Songs like "Traced in Constellations" and "Great Northern" are so tightly written, so elaborately layered, so dramatically delivered, and so diverse in terms of their rhythm, tone and dynamics, that they alone have the necessary pulling power to keep an audience spellbound. So to experience frenzy that is their performance, not to mention the exquisite lighting on top of that... It results in the sort of epiphany that we critics learn to look for, and always yearn for. Indeed, the sensation of all these elements - the humbling volume, the atmospheric light show, the songs themselves - fused together into a show extremely light on weaknesses, is one no amount of hyperboles could truly describe - it must be felt, perceived. As "The Stars Are Stigmata" and "Something Like Avalanches" conclude these majestic proceedings, it is with a sense of that surprisingly seldom felt genuine satisfaction that I make my way home to sleep off the night's excesses and muse on what I've just borne witness to. Sleepmakeswaves can count themselves one new fan richer (and I suspect a sizable portion of another 100 or so Copenhageners share this sentiment).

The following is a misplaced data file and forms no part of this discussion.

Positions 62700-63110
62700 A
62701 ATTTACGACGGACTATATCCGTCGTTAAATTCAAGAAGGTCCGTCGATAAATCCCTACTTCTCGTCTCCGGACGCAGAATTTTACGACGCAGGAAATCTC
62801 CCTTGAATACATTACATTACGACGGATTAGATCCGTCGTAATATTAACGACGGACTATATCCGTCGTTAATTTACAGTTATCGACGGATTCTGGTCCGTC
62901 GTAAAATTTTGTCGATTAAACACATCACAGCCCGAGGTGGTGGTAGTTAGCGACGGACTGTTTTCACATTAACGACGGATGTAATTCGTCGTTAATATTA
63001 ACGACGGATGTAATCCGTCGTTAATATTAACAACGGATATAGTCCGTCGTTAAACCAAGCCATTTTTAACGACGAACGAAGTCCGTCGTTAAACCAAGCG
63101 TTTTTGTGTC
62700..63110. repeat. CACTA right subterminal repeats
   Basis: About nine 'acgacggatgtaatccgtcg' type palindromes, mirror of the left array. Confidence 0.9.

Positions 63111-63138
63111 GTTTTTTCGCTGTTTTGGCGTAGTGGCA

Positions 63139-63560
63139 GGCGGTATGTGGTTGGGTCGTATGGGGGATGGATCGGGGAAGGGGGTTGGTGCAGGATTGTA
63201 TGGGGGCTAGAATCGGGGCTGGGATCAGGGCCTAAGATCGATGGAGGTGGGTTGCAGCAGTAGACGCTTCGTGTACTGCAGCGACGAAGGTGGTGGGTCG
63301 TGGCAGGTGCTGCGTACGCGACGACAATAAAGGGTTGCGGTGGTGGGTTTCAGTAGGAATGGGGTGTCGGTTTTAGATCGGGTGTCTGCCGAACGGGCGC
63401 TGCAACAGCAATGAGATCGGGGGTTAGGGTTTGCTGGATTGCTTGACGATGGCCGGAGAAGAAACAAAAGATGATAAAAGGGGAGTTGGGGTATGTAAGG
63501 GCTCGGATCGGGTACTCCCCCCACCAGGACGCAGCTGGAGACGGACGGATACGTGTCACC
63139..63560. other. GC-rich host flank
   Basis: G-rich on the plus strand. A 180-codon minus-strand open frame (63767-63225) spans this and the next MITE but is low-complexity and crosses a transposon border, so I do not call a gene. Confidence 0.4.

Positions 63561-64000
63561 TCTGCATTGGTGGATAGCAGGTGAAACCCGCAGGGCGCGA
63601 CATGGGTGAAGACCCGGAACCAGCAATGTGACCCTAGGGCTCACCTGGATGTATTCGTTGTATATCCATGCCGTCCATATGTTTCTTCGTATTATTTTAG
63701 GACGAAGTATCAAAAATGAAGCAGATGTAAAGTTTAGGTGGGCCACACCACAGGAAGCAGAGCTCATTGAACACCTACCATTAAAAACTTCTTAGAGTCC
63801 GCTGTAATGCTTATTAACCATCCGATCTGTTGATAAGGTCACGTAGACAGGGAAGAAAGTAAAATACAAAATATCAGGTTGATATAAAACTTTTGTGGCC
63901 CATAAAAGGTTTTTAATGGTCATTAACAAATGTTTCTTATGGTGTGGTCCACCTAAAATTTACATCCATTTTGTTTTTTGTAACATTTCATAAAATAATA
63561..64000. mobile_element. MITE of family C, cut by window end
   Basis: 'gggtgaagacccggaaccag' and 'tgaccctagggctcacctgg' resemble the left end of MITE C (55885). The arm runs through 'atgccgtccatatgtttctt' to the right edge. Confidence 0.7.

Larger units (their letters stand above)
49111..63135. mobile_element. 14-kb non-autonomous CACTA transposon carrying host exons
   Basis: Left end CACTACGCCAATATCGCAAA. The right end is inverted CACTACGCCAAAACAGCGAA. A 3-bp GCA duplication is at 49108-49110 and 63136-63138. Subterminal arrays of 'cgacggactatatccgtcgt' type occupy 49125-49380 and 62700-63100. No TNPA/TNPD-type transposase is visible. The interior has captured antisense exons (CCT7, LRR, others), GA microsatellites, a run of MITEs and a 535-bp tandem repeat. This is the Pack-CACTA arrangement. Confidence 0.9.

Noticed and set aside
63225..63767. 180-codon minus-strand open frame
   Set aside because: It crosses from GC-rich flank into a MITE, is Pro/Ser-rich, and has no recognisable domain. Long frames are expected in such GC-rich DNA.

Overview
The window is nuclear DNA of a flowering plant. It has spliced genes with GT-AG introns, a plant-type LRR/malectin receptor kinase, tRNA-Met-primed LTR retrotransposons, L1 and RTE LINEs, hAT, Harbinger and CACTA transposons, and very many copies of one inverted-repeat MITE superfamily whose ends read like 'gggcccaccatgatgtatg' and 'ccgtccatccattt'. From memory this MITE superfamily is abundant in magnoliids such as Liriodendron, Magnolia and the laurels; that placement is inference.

• 1. Perfect Detonator
  • 2. Traced in Constellations
  • 3. In Limbs and Joints
  • 4. We Sing the Body Electric
  • 5. Emergent
  • 6. Great Northern
  • 7. The Stars Are Stigmata
  • 8. Something Like Avalanches